[avatar user=”Ralph Bungard” size=”thumbnail” align=”left” link=”file”]Ralph Bungard of Three Boys[/avatar]

Here’s one for you: A customer walks into a bar. “I’ll have twelve starters, twelve mains, twelve deserts and twenty-four pints of beer please, waiter”.

“Oh, are you expecting company?” The waiter retorts. “No, it’s just me today”, says the customer, “I didn’t manage to make it out much in the last couple of years and I’m just catching up!”

A most unlikely scenario, right? And not even a funny joke! At the heart of the sentiment though is the guts of why hospitality and all those peripheral to it are amongst the hardest hit in these times.

I’m not saying that other businesses are finding our new Covid world easy. Far from it. But the difference for hospitality compared with say painting your house, is that your house still needs painting when the crisis recedes. In other words, that job effectively stays “in the job bank”. Unlike a night out on the town. That financial opportunity for hospitality is gone with no return.

Hospitality is an asset to our society. We should rank it up there with parks and gardens, libraries galleries and museums and alike.

Think of the towns and cities that we see as attractive to visit; they might have a Tate Modern, an opera house or a funny tower that leans at a precarious angle. Think of the things we love about our Otautahi; Hagley Park, the Port Hills, Christchurch Art Gallery (Te Puna o Waiwhetū), our central library (Tūranga).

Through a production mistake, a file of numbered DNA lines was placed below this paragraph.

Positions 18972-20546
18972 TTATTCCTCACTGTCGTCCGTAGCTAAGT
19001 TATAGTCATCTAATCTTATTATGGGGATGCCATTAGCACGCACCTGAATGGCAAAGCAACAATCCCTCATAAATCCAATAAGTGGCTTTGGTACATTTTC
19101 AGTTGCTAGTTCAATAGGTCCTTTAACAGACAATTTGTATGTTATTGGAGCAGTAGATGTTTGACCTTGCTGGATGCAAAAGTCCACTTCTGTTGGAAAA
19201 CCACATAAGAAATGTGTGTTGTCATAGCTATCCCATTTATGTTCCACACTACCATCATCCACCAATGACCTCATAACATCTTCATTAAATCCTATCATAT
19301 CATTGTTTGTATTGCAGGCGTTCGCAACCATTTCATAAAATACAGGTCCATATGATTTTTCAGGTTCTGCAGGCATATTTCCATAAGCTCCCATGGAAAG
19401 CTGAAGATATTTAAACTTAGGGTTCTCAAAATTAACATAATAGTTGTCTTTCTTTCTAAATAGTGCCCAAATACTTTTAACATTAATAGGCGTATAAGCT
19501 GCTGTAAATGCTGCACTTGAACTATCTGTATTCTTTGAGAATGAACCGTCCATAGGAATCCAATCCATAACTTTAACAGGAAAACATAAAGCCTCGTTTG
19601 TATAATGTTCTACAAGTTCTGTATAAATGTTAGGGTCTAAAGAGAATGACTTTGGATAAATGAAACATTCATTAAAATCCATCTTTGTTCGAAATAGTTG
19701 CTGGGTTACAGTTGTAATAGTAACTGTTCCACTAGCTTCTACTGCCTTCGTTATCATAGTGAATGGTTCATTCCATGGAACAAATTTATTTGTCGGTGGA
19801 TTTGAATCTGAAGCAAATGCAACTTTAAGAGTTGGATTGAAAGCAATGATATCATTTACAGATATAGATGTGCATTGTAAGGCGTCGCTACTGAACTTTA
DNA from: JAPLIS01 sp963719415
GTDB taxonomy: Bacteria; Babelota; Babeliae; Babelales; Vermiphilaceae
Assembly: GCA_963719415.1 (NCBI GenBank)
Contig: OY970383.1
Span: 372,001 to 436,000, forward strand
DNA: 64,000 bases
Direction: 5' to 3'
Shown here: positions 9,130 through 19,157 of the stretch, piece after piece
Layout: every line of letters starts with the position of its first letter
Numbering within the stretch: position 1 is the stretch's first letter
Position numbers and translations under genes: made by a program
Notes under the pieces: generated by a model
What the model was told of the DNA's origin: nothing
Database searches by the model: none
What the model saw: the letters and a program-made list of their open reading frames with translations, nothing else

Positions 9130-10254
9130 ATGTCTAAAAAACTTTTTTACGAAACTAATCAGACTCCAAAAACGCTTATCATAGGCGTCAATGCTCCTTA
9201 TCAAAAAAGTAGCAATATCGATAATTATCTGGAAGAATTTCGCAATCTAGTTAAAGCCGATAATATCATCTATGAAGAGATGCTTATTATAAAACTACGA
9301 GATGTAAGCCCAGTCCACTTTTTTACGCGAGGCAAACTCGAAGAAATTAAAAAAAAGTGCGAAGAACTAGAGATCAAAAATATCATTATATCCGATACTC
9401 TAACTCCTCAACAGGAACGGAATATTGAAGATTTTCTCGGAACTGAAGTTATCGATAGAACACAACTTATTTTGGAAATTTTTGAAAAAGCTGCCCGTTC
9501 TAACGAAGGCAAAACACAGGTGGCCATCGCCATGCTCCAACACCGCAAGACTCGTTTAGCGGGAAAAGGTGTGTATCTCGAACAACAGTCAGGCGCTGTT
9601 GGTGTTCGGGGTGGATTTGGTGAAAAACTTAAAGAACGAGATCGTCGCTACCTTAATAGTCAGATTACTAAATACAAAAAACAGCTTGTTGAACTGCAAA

They are all awesome. But once we have had our fill of those beautiful assets, we look to fill our cultural and literal bellies with hospitality. What’s a trip to the Guggenheim without a follow up genuine New York City hot dog and beer? What is a sunny Saturday at Te Puna o Waiwhetū without a bite to eat and a pint of delicious Three Boys served at Riverside Market? Hospitality is not a “tag on”, it is integral to what creates our essence as a place.

Riverside Market in Christchurch

At this time of Covid and with the current pinch on “luxury” spending we really need to do our best to protect our hospitality assets, just as we would protect any asset. I know, normally I rabbit on about beer or beer styles, but these are different times that need us to work together in a different way. Without your support of our local hospitality, there would be no Beer Baroness, Two Thumb, Southpaw, Cassels. No Ghost, Dux, Derelict, Lighthouse, Eruption, Kaiser. No Wigram, Volstead, Concept, Wilderness. No Brew Moon, Laboratory, ChinChiller, Bodgie or maybe even — god forbid — no us here at Three Boys Brewery! Christchurch would have a less interesting beer landscape.

Let’s band together to protect hospitality, one of our city’s greatest assets. Go out and eat and drink. Take up the challenge — order two mains just for yourself — you can bank it in the belly and always jog it off tomorrow!

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